This week, U.S. News published a great op-ed from our friends at Young Invincibles, a youth-oriented group that advocates for fairness in higher education.
The op-ed, titled “Selling More Debt Than Degrees,” makes a lot of the same points we’ve made in our own posts about how important it is to protect students from career college programs that do little more than saddle them with debts they can’t repay. For-profit career colleges in particular have been known for their aggressive marketing and overstated job placement numbers – in fact, they’ve been investigated and sued for those practices.
Now, there’s a big opportunity to change the system and prevent more students from being duped into signing up for poor-quality programs. This week, the Department of Education finished accepting public comments on its proposed “gainful employment” rule, which will set minimum standards for career colleges. Among other things, the rule will cut off access to federal financial aid dollars if a school’s graduates have too much debt compared with their earnings, or if too many students who leave the program end up defaulting on their student loans.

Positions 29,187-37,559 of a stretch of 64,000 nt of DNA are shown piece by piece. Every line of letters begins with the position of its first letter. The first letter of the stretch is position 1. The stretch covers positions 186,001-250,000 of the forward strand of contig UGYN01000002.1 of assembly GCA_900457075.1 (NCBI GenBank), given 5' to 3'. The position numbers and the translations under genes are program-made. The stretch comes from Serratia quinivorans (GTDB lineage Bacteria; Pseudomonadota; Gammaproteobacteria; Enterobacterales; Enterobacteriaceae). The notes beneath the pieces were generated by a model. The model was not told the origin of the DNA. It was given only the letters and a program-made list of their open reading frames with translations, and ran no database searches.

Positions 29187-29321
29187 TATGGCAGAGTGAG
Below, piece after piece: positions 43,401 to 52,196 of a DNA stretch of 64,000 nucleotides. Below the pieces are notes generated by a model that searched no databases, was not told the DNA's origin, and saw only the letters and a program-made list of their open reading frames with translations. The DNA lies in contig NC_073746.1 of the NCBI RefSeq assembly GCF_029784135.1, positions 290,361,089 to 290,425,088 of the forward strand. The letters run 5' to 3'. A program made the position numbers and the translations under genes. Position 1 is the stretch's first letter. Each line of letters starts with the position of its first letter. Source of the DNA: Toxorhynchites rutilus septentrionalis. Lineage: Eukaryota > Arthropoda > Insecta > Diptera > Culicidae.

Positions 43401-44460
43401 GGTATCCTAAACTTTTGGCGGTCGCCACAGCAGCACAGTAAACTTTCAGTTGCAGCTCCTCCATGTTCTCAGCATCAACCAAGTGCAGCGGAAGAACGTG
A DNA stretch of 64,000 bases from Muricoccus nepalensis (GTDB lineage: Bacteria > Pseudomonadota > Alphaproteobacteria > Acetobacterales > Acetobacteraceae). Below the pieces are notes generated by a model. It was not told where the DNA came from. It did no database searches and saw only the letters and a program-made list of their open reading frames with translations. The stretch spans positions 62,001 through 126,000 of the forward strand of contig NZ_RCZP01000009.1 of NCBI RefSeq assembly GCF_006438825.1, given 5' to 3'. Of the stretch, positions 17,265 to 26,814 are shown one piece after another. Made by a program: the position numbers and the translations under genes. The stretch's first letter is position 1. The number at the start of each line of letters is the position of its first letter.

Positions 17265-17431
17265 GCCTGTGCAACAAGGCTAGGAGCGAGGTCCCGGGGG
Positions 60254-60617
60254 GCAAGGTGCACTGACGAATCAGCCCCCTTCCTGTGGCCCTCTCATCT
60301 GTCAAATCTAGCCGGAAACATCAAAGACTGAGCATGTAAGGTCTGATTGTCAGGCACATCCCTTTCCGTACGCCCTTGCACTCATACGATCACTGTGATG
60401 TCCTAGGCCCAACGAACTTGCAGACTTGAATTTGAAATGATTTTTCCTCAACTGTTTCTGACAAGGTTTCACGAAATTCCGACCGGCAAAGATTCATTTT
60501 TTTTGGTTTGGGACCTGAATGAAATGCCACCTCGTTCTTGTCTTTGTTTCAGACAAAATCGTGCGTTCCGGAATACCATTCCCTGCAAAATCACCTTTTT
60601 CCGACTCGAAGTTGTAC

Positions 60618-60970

The Department’s proposed rules will help, but in some ways they don’t go far enough. That’s why we submitted our own comments to suggest ways that the Department could make the rule stronger. We urge the Department to make changes before the rule is final – so that crummy career colleges don’t get to take the money and run, while students are left jobless and in debt with no relief in sight.
Do you or someone you know have an experience taking classes at a career college? Do you take out student loans to pay for it? If so, tell us in the comments.